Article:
Social media has now surpassed print in propagating the perfect figure, face, and persona. Apps provide perfection in a snap. They distort reality and create illusions of perfect people.
*Studies by Dove Self-Esteem Project revealed that by age 13, 80% of girls change the way they look online.
People who consume a lot of social media content are more likely to fall prey to depression, anxiety, and low self-esteem. They tend to compare themselves to those in perfectly staged photos. In doing so, they rob themselves of happiness and serenity in the present.
Beautiful photos and fascinating stories of people living their dream lives often leave us envious and make us feel left behind. What we don’t see is what’s behind the scenes.
Our high school classmate’s promotion to vice-president may have come at a steep price. An acquaintance’s lovely brood of Instagram-able children may actually despise their parent. In other words, we don’t get the backstory on what’s posted or published online.
Keeping track of other people’s accomplishments makes us feel anxious about missing out. Instead, let's ask ourselves what we really want.
We all work at our own pace and timeframes. Instead of using the internet for comparison, use it to educate, inspire ourselves, and provide value to others.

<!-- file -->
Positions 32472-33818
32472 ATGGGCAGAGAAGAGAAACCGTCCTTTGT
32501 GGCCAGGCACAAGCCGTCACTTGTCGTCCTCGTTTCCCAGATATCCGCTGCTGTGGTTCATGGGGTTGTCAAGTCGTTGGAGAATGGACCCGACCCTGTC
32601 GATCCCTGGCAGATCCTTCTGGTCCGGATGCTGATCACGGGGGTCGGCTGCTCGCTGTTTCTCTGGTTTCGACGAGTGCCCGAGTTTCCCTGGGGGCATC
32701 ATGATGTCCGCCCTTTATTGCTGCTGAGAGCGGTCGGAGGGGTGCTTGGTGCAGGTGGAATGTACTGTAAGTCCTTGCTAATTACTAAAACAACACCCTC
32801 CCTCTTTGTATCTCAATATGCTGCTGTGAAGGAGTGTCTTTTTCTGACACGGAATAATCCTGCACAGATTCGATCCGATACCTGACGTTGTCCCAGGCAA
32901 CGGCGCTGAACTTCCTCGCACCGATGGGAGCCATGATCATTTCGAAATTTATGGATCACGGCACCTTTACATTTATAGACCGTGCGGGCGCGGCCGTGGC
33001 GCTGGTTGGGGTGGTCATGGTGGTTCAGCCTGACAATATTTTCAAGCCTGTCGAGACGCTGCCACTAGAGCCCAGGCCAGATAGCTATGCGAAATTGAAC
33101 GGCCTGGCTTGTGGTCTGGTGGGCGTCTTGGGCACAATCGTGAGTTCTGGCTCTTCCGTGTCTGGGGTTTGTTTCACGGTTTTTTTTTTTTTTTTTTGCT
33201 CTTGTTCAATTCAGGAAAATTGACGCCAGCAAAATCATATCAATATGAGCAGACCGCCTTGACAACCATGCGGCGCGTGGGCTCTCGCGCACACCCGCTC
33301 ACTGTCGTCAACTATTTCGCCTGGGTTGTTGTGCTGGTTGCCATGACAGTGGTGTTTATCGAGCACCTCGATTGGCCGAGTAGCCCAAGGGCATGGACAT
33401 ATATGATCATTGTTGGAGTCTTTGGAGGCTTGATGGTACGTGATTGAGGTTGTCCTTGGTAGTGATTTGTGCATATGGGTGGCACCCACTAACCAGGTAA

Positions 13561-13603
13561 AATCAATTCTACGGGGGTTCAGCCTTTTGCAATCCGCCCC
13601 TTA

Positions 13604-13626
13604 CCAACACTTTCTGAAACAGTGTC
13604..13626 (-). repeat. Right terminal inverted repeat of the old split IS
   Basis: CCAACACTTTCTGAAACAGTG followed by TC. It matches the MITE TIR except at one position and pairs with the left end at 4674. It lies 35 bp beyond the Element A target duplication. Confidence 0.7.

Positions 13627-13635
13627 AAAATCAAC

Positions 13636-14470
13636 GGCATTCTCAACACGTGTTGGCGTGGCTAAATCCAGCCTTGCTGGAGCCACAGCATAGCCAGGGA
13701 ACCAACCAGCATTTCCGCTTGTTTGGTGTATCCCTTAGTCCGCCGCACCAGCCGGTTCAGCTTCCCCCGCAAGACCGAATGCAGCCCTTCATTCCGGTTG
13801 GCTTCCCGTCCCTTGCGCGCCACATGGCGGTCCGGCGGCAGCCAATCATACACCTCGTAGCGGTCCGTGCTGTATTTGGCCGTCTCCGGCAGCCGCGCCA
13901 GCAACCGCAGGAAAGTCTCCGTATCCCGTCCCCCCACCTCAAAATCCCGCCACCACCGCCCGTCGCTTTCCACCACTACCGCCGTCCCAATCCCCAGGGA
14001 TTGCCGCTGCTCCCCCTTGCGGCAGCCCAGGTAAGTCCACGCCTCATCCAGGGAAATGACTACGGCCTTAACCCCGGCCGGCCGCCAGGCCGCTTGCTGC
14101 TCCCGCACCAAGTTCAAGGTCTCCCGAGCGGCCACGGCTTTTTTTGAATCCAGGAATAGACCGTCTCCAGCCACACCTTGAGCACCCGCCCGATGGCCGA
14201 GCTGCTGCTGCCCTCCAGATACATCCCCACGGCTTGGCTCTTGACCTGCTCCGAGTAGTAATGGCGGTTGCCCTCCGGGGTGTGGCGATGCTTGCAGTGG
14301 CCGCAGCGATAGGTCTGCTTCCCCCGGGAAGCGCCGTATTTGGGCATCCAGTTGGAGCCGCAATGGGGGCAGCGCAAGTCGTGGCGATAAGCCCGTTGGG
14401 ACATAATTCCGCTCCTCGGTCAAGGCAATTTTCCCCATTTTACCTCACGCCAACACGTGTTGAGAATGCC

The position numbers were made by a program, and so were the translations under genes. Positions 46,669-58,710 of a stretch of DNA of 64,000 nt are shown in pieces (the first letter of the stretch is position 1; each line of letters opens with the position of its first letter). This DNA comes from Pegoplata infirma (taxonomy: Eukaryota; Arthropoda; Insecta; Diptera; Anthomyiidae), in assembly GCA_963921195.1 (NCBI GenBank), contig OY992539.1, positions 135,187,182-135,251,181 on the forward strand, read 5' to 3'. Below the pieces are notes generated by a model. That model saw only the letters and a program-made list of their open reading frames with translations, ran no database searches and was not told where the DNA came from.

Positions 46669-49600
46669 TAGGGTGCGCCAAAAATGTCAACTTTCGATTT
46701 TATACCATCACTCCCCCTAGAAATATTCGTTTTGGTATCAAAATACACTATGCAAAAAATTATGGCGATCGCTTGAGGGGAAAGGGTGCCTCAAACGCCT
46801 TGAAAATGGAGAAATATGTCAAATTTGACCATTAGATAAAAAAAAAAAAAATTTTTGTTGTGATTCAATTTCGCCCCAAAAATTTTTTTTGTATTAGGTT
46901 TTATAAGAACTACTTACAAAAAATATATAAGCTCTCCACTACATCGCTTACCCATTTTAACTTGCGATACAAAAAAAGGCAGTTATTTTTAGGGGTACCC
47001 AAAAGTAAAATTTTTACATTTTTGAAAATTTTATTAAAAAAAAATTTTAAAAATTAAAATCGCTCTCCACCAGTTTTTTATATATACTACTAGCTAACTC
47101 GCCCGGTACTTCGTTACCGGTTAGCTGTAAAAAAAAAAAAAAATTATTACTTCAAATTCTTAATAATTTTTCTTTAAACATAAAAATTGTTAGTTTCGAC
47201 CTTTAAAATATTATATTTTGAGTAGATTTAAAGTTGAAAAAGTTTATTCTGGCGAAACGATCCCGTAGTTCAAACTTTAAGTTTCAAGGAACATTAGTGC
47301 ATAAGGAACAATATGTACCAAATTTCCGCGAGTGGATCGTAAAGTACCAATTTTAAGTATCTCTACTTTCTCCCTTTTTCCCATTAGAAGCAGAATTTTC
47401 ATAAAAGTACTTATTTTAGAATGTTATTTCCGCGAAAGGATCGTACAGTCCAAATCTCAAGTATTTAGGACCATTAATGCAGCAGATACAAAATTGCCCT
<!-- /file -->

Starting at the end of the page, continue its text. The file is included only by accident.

Perfectionism shows itself in procrastination, impostor syndrome, burnout, and lack of enthusiasm. The root of these symptoms is resistance and fear. We fear failure, negative feedback, and the feeling we’re not good enough.
We may be obsessing over the tiniest details. However, we need to break this cycle of fear by starting a task even when we aren’t completely prepared.
Focus on progress rather than perfection. An average job is better than none done at all.
Let’s not believe everything we see and read on social media. There’s always something hidden from us. Perfectionists often hinder themselves and frequently miss the opportunity to travel the path to achievement. Let’s celebrate being imperfect and take the chance to grow by doing the job instead of contemplating a perfect dream. No one needs to be perfect to be happy and successful long-term.
Just remember: "We are not meant to be perfect; we are meant to be whole." – Jane Fonda